“Reconciliation means working together to correct the legacy of past injustice.” Nelson Mandela
The most heroic person of his time, Nelson Mandela, passed away at age 95. Willing to spend nearly three decades incarcerated for the cause he believed in, he achieved what seemed impossible, the peaceful transition from apartheid in South Africa to democracy. As he said in 1990, “Great anger and violence can never build a nation. We are striving to proceed in a manner and towards a result, which will ensure that all our people, both black and white, emerge as victors.”
Mandela’s tribal name, Rolihlahla, in the Xhosa language means tree shaker or troublemaker. South Africans commonly called him Madiba, the name of his clan, or Tata, meaning father. Nelson was a name given him by a teacher on his first day of school, a common practice during colonial times. Said Mandela: “A thousand slights, a thousand indignities produced an anger, a rebelliousness, a desire to fight the system that imprisoned my people.”
Richard Hatcher, who spent a night in jail for picketing in front of the South African embassy in Washington and as head of TransAfrica worked to have Mandela freed, told the Post-Trib that his courage in the face of tyranny and compassion to forgive will be his greatest legacies. Indiana Senator Joe Donnelly stated: “Mandela’s tireless efforts to bring freedom and equality to all in his home country and the world will continue to inspire us.” Appropriately, flags all over the world are a half-staff.
Watching TV coverage of mourners in Soweto celebrating Mandela’s life by dancing in the streets, it reminded me of dancers I saw in Pietermaritzburg and Durban when I was South Africa a decade ago for an oral history conference. From Paris Blandine Huk sent me a link to songs “in tribute to a great man.” IUN librarian Anne Koehler posted quotes and memorials about him, and Archives volunteer Maurice Yancy had on a Mandela t-shirt that his nephew, a musician, bought in Johannesburg.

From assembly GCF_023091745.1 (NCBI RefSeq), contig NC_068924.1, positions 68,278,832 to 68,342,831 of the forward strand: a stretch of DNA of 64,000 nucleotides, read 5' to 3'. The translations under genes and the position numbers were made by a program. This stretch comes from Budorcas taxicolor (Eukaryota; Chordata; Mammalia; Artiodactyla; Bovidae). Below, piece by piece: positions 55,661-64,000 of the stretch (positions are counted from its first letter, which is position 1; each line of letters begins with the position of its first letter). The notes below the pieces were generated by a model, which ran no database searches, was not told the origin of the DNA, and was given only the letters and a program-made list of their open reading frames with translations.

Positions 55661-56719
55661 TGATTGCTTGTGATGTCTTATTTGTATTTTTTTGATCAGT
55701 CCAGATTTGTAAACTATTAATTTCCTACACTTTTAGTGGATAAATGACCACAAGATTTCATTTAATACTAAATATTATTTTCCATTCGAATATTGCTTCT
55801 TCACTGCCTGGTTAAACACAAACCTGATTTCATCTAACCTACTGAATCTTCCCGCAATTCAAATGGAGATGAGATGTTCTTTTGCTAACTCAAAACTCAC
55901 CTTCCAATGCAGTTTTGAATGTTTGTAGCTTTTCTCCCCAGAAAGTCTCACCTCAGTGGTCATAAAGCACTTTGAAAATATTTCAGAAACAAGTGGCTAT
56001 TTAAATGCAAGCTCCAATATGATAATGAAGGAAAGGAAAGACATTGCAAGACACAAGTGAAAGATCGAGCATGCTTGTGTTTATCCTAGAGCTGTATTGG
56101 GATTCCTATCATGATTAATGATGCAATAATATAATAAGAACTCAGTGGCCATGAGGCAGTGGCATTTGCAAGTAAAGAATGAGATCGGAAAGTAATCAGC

Identifying himself in a letter to Pat Wisniewski as “a History professor (sidelined for now),” Chancellor William Lowe thanked her for expressing in writing her appreciation for the services she received and the resources she found in the Calumet Regional Archives while working on documentaries about the Kankakee Marsh and the Indiana lakeshore. A former IU Northwest student, Pat wrote: “The amount and types of documents stored at the archives are irreplaceable. They not only tell the story of our surrounding communities, they tell the stories of our country and our world. People came to the region from all over the world speaking many different languages and bringing their cultural stories with them. Those stories are stored in the Archives. America's industrial story unfolded along our shores and that history is preserved in the Calumet Archives in such amazing detail and cataloged so meticulously, in place and online, that it makes it easy for anyone to do research.”